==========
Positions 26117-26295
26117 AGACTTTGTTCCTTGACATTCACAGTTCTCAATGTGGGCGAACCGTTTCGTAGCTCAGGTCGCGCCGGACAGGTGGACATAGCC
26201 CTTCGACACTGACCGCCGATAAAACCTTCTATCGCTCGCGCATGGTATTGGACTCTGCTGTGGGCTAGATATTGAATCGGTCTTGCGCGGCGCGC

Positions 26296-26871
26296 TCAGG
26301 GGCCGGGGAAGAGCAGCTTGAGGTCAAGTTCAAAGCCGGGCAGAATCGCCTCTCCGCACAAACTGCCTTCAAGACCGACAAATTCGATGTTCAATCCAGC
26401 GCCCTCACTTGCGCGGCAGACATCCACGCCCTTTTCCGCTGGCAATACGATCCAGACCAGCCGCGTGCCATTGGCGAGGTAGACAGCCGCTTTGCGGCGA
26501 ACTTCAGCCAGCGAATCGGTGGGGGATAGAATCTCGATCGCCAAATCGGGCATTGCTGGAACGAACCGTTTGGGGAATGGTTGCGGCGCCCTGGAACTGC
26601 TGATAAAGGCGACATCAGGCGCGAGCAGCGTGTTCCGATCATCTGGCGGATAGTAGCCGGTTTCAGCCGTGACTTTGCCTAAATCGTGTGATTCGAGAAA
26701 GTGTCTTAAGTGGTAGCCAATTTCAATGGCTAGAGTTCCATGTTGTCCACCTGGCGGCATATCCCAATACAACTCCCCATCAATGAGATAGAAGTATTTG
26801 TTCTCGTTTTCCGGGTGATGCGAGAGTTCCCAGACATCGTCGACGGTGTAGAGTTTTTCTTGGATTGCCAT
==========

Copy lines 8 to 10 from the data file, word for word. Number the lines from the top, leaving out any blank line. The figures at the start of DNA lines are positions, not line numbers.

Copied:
26501 ACTTCAGCCAGCGAATCGGTGGGGGATAGAATCTCGATCGCCAAATCGGGCATTGCTGGAACGAACCGTTTGGGGAATGGTTGCGGCGCCCTGGAACTGC
26601 TGATAAAGGCGACATCAGGCGCGAGCAGCGTGTTCCGATCATCTGGCGGATAGTAGCCGGTTTCAGCCGTGACTTTGCCTAAATCGTGTGATTCGAGAAA
26701 GTGTCTTAAGTGGTAGCCAATTTCAATGGCTAGAGTTCCATGTTGTCCACCTGGCGGCATATCCCAATACAACTCCCCATCAATGAGATAGAAGTATTTG